This is not Prince's best album; that honor would fall either to PURPLE RAIN or SIGN O'THE TIMES. BATMAN, however, is a worthwhile album. Written and performed entirely by him and written to the deadline of a blockbuster feature film, it finds Prince at his best as a one man band and as a pop craftsman.
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3 of 3 people found the following review helpful
4.0 out of 5 stars Get Danny Elfman's score and this CD and you're all set, April 26, 2013
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This review is from: Batman (Audio CD)
If you want the complete Batman score and soundtrack to the classic 1989 movie, then buy this CD (Batman Motion Picture Soundtrack by Prince) and also the Batman Original Motion Picture Score composed by Danny Elfman. This soundtrack by Prince is good, but not worthy of 5 stars. It's 4 stars at best. I used to have this album on vinyl back in 1989. I bought the CD back in 2007.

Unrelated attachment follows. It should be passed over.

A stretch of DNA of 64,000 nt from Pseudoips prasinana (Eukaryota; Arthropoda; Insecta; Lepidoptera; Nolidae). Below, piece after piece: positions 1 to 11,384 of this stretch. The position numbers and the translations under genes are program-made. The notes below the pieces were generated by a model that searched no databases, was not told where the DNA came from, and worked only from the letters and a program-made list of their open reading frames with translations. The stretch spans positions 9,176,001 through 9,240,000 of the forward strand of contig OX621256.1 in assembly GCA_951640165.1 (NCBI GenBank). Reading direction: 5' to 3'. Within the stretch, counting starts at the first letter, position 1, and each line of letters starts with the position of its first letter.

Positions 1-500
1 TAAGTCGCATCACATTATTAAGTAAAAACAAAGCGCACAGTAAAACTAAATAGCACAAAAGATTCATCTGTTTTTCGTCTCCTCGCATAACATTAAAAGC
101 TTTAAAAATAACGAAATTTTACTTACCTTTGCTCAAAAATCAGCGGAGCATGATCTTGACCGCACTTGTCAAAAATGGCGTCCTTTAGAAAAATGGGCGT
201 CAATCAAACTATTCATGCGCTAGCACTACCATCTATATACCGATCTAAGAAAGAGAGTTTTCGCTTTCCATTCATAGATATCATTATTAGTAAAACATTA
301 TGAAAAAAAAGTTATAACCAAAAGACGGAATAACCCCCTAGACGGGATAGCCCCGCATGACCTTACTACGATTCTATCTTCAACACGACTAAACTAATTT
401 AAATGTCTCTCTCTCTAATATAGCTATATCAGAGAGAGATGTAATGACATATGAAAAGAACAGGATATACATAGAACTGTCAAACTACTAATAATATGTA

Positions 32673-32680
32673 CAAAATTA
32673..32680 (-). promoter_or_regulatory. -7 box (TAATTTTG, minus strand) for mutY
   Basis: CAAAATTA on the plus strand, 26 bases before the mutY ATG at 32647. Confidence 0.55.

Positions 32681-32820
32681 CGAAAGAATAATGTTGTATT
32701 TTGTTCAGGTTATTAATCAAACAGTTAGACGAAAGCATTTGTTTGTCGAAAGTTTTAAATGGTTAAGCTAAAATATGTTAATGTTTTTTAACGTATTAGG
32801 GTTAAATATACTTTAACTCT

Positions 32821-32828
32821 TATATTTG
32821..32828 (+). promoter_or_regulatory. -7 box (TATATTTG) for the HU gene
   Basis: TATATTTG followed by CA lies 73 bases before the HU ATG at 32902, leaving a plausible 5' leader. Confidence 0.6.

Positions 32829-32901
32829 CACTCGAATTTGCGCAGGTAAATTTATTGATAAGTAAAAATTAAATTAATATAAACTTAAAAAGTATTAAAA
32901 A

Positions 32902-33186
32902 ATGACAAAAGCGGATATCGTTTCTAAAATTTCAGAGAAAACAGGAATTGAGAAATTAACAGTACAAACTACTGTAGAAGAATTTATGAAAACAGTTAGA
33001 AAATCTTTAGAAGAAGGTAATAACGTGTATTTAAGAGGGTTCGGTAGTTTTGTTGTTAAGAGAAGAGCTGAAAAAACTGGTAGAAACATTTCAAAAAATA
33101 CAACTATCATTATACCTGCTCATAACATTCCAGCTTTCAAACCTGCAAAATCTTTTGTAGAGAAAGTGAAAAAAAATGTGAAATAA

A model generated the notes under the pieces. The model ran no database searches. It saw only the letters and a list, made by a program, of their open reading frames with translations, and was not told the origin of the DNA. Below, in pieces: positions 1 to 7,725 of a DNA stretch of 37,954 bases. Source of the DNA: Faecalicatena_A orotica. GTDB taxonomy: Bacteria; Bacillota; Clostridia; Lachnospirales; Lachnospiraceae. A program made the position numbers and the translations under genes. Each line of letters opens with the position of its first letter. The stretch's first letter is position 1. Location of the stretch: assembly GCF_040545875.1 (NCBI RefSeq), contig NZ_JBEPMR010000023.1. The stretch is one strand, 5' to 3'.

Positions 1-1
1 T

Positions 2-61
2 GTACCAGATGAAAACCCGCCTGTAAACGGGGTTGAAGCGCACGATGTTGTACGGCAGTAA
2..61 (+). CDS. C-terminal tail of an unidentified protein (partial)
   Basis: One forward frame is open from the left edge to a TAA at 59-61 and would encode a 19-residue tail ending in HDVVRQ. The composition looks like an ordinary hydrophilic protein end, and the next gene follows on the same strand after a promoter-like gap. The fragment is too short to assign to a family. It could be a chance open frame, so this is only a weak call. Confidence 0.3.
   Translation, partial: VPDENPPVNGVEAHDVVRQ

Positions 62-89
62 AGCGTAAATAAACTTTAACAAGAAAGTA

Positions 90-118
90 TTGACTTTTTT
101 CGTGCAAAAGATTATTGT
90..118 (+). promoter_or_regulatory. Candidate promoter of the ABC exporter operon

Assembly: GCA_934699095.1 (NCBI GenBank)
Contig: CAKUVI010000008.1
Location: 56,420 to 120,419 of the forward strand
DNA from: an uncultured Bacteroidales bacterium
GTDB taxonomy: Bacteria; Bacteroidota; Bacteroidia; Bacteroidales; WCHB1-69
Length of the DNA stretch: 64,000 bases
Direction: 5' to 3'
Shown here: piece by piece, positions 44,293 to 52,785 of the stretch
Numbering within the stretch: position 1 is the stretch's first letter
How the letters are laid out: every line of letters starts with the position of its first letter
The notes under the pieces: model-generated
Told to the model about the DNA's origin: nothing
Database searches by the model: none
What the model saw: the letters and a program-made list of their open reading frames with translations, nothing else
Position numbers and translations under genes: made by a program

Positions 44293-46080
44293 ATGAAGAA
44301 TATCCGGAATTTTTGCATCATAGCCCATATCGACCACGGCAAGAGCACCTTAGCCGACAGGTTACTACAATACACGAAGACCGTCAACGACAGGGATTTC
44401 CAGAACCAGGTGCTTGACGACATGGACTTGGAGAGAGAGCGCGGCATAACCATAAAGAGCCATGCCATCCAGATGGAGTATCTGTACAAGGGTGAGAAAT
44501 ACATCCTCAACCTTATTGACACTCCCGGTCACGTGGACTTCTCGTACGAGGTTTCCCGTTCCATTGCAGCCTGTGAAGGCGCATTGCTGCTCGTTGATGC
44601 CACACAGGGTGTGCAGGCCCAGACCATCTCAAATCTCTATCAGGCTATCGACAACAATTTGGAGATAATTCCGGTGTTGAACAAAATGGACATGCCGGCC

Here are the songs:

1. The Future
2. Electric Chair
3. The Arms Of Orion
4. Partyman
5. Vicki Waiting
6. Trust
7. Lemon Crush
8. Scandalous
9. Batdance

My favorite songs are "Partyman", "Trust", "Scandalous", and "Batdance". Jack Nicholson's laugh at the beginning of "Batdance" at the 0:07 second mark sounds exactly like one of Cesar Romero's laughs from the 1960s TV series, but I don't recall that particular Nicholson laugh being used in any scene in the movie. Romero was a trailblazing and highly influential Joker, so it's possible Nicholson was experimenting with Romero's laugh. The song "Scandalous" is played during the closing credits in the movie. I don't know, some of these Prince songs didn't quite fit the movie, yet the stuff is easy to listen to and accept.